The old adage, ‘Sticks and stones will break my bones, but words will never harm me’ is false for publishers — negative words burn us but we develop thicker skin over time to protect our hearts. At the dawn of every book released by my indie publishing company, Dark Helix Press, as the President, I brace myself for the worst, which is disparaging reviews and remarks. In donning mental armor to absorb these words, I aim to produce a better book next time.
The latest book anthology Dark Helix published is Belief, is a collection of fiction, nonfiction and poetry by writers of Asian descent. The marketing company we hired (The Idea Shop) was super excited about this, since given all the talk about diversity in books these days, marketing should be easy peasy!
We managed to get some interview and review times on radio and podcasts along with a few general articles in online newspapers since we had published just in time for Asian Heritage Month in May, which was fantastic! Surprisingly, the most honest critique of the book came from a comedian, Josh Williams. On his One Man Podcast show, he mentions that The Idea Shop had been given him a copy of Belief and he wondered why he should read this book, since he wasn’t Asian. His reluctance to read the book is a true reflection of other non-Asian people’s first thoughts when they see an Asian themed anthology. Why should I read this? They are different from me. As I mentioned before, criticism helps us improve and I needed some sticks and stones, dang it.
In a later podcast episode, Josh revealed that he did end up reading Belief and in his review, there was anger in his voice when he talked about some short stories ending early and his distaste for poetry. He retold the stories that he liked and cited why they touched him. He had transformed from being a reluctant participant to an advocate for the book, by telling his podcast listeners to pick it up because they would also make a connection with the writers in the book.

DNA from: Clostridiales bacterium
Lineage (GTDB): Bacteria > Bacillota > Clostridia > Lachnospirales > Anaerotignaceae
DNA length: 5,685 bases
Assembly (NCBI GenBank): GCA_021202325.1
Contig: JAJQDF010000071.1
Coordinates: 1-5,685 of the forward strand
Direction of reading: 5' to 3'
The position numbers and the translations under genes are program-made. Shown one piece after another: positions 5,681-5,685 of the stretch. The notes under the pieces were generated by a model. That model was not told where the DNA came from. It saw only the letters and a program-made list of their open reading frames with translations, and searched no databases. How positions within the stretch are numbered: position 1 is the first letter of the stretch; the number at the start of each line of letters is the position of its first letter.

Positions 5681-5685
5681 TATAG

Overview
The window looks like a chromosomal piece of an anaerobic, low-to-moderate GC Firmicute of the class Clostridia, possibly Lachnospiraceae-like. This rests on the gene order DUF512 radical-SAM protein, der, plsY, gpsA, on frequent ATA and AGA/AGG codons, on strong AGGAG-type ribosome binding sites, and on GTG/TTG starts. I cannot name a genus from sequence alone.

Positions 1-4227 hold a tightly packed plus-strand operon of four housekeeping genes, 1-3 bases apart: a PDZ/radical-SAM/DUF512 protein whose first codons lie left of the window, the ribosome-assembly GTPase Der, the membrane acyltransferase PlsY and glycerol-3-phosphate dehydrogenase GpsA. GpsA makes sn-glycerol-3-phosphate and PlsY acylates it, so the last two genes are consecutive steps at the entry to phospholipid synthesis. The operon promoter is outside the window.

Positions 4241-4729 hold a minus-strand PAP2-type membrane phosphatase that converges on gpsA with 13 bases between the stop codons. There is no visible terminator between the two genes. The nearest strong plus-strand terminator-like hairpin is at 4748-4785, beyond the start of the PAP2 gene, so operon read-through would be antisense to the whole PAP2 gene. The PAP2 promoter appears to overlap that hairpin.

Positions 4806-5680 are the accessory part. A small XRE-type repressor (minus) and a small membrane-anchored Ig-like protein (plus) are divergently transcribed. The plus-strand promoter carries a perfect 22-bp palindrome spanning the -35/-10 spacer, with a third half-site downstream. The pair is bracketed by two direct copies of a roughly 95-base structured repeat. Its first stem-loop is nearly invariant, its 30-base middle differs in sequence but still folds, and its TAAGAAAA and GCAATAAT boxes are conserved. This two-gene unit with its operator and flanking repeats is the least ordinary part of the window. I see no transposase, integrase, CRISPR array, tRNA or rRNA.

A week later, I was invited to be a guest on the One Man Podcast and Josh apologized for his review of Belief. I was surprised, there was nothing for him to apologize for. I told him that he gave the book a pretty good review and that not everyone understood poetry. Heck, his initial comment about why he should read an Asian themed book was understandable, this is a question about universal appeal that every publisher asks when they are approached with a manuscript. Josh explained about his fear of being cancelled, which I found unfortunate because this cancellation fear is what keeps us from having real conversations about diversity and it’s hard for certain parties to see the advantages of making change. When one side is shouting in your face that you should be X (insert whatever is considered acceptable at the moment), it’s hard to see why the status quo should be questioned.
Instead of shouting at one another, we should do what director/actor Stephan Chow’s catchphrase recommends — “Sit down, drink a cup of tea, eat a bun, and talk slowly.” I am glad I encountered Josh and we were able to have a civil conversation about Belief which adds to the bigger picture of society embracing diversity. One day when COVID-19 is less of a threat, Josh and I will sit down and have a Montreal style bagel together. Coincidentally, it turns out he was my brother-in-law’s classmate in elementary and high school! The world is a small place and in opening up our minds and hearts to other cultures, we will discover more about ourselves. We share the same DNA sequences because we are all part of the human race.
To be honest, the harshest critic is my tiger mom and I am sure there are lots of stories I can swap with Asian and non-Asian people alike about our moms! Our experiences, looks and cultures may seem foreign to each other on the surface, but we are more similar than you think.